Rowan Atkinson returns for a third outing as the bumbling half-wit spy in Johnny English Strikes Again. The film may have been hated by US critics and ignored by US moviegoers, this reviewer found it delightfully funny.
The Production: 3.5/5
British humor is largely misunderstood here in the Unites States, almost considered an acquired taste. Actor Rowan Atkinson, even more so – both movies featuring his nearly-silent character Mr. Bean and (now) all three films featuring bumbling spy Johnny English barely registered a blip at the US box office. According to a recent article in Forbes, Atkinson’s third and most recent film, Johnny English Strikes Again, 98% of the movie’s global box office came from outside the United States. Even worse, the movie scored a dismal 35% rating from critics on Rotten Tomatoes (although it fared a bit better with audiences, scoring 58%).
Johnny English Strikes Again is, essentially, a series of skits strung together by a thin plot, mostly recycled from the first film in the series. As the film opens, all MI7 agents have been outed (as opposed to killed in the first film) in a cyber attack by an unknown assailant. This same cyber terrorist then reroutes planes from Heathrow, and eventually brings all of London to a gridlock by turning all traffic lights red. With no current agents available for undercover work, the Prime Minister (Emma Thompson) is forced to call in retired Johnny English (Atkinson), now teaching geography (and espionage) to his students attending a boarding school in the countryside. He is quickly reunited with his old sidekick, Bough (Ben Miller), and the two make their way to southern France where the cyber attacks had been traced. This sets up a rather humorous sequence where the two pose as French waiters trying to steal a smart phone from one of the suspected patrons, leading to eventual mayhem. They soon discover that a yacht docked offshore, the Dot Calm, may actually be the source. English and Bough unsuccessfully sneak aboard, only to be captured by Russian agent Ophelia Bhuletova (Olga Kurylenko), who appears to be dating the ship’s owner, Jason Volta (Jake Lacy), a Silicon Valley tech millionaire and genius, who the Prime Minister just so happens to have hired to help her at the upcoming G12 Summit in Scotland. Like I said, this is a very thin plot, but it is the humor and antics of Atkinson (along with the reactions from the supporting players, especially Ben Miller) that help propel the film to some very funny hijinks. The most memorable being the sequence where Johnny English agrees to try a virtual reality simulation of Volta’s mansion and the consequences of the real world hidden from him by the VR goggles. Director David Kerr, whose previous credits include several episodes of British comedy series, makes an impressive feature debut with a brisk pace, keeping the “skits” and movie from overstaying their welcome.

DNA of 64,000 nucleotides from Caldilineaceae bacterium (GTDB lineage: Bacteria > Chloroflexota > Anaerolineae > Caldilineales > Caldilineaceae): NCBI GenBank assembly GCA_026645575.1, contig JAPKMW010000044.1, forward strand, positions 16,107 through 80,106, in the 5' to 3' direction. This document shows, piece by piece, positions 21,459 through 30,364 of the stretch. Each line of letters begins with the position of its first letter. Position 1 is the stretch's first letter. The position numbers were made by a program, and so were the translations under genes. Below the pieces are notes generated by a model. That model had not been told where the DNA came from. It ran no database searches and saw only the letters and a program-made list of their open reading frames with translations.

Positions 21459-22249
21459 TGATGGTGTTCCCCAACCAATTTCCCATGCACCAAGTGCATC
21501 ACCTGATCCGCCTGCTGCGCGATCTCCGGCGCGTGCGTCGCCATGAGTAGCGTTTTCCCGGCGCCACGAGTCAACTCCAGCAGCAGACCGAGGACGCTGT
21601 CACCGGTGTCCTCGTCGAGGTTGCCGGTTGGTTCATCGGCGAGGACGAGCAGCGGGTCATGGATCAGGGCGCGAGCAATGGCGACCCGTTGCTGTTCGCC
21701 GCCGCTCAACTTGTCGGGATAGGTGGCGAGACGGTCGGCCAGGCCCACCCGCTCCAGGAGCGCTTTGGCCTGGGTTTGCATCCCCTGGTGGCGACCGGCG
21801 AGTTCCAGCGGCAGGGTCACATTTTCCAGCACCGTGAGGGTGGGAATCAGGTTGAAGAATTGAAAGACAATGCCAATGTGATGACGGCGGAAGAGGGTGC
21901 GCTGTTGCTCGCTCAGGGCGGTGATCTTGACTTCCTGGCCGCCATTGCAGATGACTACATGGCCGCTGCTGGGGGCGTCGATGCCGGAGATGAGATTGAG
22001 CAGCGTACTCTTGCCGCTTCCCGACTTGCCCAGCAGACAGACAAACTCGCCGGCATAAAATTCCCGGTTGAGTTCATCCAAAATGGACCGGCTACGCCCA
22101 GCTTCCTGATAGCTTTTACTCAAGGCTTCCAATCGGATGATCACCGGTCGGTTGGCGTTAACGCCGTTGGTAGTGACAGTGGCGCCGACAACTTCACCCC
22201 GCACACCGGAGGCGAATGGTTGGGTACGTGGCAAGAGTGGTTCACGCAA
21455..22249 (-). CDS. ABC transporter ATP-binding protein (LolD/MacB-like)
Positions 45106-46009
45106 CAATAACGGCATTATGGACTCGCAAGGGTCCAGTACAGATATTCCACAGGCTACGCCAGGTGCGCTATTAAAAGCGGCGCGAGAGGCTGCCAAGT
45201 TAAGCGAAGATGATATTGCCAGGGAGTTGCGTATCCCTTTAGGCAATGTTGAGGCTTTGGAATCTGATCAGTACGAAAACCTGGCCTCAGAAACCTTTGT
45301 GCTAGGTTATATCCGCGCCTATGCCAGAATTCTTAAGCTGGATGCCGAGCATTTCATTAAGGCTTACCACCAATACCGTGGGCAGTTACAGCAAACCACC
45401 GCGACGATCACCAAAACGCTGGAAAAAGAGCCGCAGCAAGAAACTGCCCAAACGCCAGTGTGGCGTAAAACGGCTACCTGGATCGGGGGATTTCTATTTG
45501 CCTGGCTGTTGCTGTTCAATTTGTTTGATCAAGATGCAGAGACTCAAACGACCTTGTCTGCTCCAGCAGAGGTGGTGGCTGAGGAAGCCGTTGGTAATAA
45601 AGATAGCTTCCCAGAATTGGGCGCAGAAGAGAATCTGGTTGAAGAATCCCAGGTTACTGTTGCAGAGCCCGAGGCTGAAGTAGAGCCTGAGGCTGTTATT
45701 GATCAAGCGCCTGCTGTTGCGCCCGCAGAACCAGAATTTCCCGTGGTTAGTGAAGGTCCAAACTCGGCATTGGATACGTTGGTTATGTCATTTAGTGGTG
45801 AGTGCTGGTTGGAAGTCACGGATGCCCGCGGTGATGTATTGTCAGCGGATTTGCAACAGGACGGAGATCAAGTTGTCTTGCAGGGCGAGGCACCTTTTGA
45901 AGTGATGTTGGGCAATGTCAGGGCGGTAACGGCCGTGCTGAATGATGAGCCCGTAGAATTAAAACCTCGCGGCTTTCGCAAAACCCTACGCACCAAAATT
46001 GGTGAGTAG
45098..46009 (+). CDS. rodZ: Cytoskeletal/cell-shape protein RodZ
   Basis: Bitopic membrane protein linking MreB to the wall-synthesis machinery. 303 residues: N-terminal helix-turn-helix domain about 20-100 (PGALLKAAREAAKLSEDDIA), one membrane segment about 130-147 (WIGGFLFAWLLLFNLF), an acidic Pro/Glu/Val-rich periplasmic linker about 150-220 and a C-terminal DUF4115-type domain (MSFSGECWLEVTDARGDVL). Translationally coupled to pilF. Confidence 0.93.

3D Rating: NA
Johnny English Strikes Again looks terrific on Blu-ray in a clean and crisp AVC-encoded 1080p transfer that retains the film’s 2.39:1 theatrical aspect ratio. The movie was captured digitally on Red Epic Dragon cameras, yet has a nice film-like quality. Colors are natural and vibrant without bleeding (English’s bright red Aston Martin is a perfect example). Fine detail is excellent, from the wrinkles in English’s dress shirts and his aging face to the gravel on the streets of London. Contrast is also excellent, with deep blacks the retain a great deal of shadow detail and perceived depth during many of the darker night time scenes to the bright whites of sunlight peering through the sheer curtains of the Prime Minister’s office.
Universal has provided Johnny English Strikes Again with an immersive DTS:X track that does not disappoint. Heights are often employed with atmospherics (rain fall, street noise, etc.) as well as fully surrounding the viewer with Howard Goodall’s (Red Dwarf, Mr. Bean’s Holiday) score. LFE is strong, adding a nice deep-end to the musical score and explosions. Dialogue is clear and understandable throughout, well prioritized without getting lost in the mix.
Special Features: 3.5/5
Audio Commentary with Director David Kerr: Kerr speaks very lovingly of making this film, often noting many of Atkinson’s moments of inspired physical comedy, but also tidbits of trivia such as the casting of three senior agents early in the film.
The Comedy Genius of Rowan Atkinson (1080p; 4:58): Ben Miller, David Kerr, and Emma Thompson discuss working with Rowan Atkinson (who also manages to talk a bit about himself, too).
A Cast of Characters (1080p; 7:12): A look at the various supporting characters in the film.
The “Johnny English” Legacy (1080p; 5:06): The cast and crew discuss the three Johnny English movies.
Virtual Reality “Johnny English” Style (1080p; 4:14): A look at the Virtual Reality sequence.
The Gadgets (1080p; 6:08): A look at the more analogue tech gadgets used by Johnny English.
The Cars (1080p; 5:07): A look at the cars used in the film and Rowan Atkinson’s love of cars.
Locations and Design (1080p; 4:03): A look at the locations and production design of the film.
DVD Copy: The movie in 480p and Dolby Digital 5.1 audio and all of the special features listed above,
Digital Copy: An insert contains a code to redeem a digital copy on Movies Anywhere.
I enjoyed Johnny English Strikes Again more than I had expected to, and for fans of the actor or even British comedy should consider at least a rental.